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Serving Deep Networks in Production: Balancing Productivity vs Efficiency Tradeoff

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A new project provides an alternative modality for serving deep neural networks. It enables utilizing eager-mode (a.k.a define-by-run) model code directly at production workloads by using embedded CPython interpreters. The goal is to reduce the engineering effort to bring the models from the research stage to the end-user and to create a proof-of-concept platform for migrating future numerical Python libraries. The initial library is also available as a prototype feature (torch::deploy) in the PyTorch C++ API (version 1.11).

The two common practices for deploying deep networks for API inference have been direct containerization of model code with a REST/RPC server (e.g. using Python, CUDA, ROCm base images) and construction of the static model graph (e.g. using Tensorflow graph-mode or Torchscript). Containerization brings agility when carrying the model from development to production. On the other hand, the graph-mode (a.k.a define-and-run) allows optimized deployment within a larger serving infrastructure. Both methods have related tradeoffs considering required engineering cost, API latency, and resource constraints (e.g. available GPU memory).

Depending on the application field and company infrastructure requirements, the deep network deployment method may be customized to specific needs (e.g. graph-mode may be enforced or containers may be created from compiled models instead). But the rapidly evolving nature of deep networks mandates relatively loose development environments where quick experimentation is important for the success of the project, hence possible reduction in development cost to bring such models to production is bounded. The question the paper raises is: Can we minimize machine learning engineering effort by enabling eager-mode serving within the C++ ecosystem without giving up large performance penalties?

The author's answer to this question is not very surprising. What if incoming requests were handed off to (multiple) CPython workers that are packaged within the C++ application? By load balancing via a proxy, the models may be used directly without further engineering work. Such a scenario would also allow machine learning engineers to keep the external libraries used when developing the model (e.g. Numpy, Pillow) as the required CPython interpreter is available (this is not yet supported in the current prototype). This approach may seem similar to containerization with base Python images since they both evade Python's GIL by using multiple decoupled interpreters, but the new method also allows execution in C++ (i.e. the idea combines two aforementioned common ways in a unique way).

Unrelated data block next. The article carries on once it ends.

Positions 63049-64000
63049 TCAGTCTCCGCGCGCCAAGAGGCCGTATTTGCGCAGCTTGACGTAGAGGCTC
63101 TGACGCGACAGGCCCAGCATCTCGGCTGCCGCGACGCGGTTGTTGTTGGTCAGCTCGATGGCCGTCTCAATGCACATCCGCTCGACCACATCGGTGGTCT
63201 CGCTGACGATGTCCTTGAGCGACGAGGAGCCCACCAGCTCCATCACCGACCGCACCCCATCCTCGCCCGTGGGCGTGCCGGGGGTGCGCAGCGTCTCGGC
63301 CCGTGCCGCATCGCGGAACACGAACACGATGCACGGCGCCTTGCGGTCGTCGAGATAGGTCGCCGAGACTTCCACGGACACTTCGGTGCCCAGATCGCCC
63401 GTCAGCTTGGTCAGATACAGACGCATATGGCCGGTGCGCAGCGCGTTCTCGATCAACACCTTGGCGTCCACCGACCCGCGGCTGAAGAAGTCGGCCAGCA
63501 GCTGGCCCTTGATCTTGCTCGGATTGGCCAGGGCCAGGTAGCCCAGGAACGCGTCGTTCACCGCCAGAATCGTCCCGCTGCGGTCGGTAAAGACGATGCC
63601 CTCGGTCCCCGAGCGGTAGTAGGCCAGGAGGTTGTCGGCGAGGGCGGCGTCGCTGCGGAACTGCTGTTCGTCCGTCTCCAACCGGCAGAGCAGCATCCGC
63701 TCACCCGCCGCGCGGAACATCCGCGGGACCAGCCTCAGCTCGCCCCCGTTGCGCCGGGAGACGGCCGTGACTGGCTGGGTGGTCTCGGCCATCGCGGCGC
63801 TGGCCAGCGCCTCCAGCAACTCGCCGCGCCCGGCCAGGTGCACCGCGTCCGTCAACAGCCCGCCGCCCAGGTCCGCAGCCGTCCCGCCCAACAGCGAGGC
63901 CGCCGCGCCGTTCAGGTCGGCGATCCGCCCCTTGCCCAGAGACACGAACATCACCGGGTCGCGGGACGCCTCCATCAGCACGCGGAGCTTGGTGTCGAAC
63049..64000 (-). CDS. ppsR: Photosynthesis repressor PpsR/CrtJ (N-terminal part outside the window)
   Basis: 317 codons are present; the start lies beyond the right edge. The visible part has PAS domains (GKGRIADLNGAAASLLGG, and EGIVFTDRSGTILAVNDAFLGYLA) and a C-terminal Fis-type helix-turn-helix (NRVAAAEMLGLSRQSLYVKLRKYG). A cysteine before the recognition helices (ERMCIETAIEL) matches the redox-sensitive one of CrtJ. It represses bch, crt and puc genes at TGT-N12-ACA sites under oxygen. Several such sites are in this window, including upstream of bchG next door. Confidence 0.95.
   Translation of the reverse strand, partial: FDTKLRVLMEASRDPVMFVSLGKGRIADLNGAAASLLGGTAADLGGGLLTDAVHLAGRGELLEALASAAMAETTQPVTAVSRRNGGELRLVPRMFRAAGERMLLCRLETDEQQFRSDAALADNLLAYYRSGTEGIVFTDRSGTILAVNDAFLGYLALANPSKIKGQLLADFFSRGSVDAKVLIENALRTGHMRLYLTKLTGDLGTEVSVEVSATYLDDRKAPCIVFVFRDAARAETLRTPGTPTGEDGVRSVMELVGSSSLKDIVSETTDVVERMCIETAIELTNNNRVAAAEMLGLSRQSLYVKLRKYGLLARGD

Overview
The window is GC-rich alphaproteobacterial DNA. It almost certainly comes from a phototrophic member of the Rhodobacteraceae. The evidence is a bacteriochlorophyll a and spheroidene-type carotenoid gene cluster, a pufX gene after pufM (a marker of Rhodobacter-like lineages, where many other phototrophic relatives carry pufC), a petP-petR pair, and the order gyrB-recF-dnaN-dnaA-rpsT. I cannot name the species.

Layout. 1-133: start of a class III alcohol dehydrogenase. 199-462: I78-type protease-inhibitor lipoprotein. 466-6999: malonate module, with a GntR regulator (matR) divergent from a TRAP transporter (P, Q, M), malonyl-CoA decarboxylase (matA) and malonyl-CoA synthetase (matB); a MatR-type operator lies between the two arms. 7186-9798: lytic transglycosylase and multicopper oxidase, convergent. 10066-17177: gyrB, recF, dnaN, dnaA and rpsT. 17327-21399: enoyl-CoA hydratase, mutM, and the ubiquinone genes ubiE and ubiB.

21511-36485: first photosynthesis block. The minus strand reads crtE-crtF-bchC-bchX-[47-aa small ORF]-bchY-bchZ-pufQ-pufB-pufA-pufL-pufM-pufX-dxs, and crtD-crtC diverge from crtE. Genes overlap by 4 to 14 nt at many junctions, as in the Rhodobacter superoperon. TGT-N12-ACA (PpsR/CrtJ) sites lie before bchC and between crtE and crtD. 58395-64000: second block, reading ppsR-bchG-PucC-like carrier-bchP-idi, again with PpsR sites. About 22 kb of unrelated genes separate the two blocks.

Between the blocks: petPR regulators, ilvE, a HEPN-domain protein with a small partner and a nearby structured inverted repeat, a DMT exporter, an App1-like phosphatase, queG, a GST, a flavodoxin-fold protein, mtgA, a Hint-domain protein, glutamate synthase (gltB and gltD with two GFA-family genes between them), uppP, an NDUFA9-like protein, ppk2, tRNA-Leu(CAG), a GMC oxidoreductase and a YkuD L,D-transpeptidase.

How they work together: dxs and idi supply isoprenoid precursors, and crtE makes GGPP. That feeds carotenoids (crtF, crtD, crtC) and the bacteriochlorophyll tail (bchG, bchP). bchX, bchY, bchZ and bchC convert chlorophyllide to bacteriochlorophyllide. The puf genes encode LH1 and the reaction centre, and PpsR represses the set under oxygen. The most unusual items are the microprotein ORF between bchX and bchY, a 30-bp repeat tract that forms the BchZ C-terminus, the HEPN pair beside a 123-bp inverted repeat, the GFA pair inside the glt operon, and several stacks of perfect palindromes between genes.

An example of packaging in Python can be seen below:

from torch.package import PackageExporter
import torchvision

model = torchvision.models.resnet.resnet18()

with PackageExporter("") as e:
    e.save_pickle("model", "model.pkl", model)

After saving the model artifacts, it can be used with the C++ API for inference purposes:

#include <torch/deploy.h>
#include <torch/script.h>

int n_workers{4};
torch::deploy::InterpreterManager manager(n_workers);
torch::deploy::Package package = manager.loadPackage("path_to_package");
torch::deploy::ReplicatedObj model = package.loadPickle("model", "model.pkl");

The benchmarks carried out in the report show such CPython packaging can be a good alternative, especially for large model serving. As it is still a work-in-progress, there are several shortcomings of the project. For example, the external library support is limited to Python standard library and PyTorch only. Also, it requires copying and loading the shared interpreter library to each interpreter, therefore the size and number of workers may become a factor for scalability. In the future, contributors plan to package dependencies directly from Pip/Conda environment libraries, hence allowing even easier production deployment.

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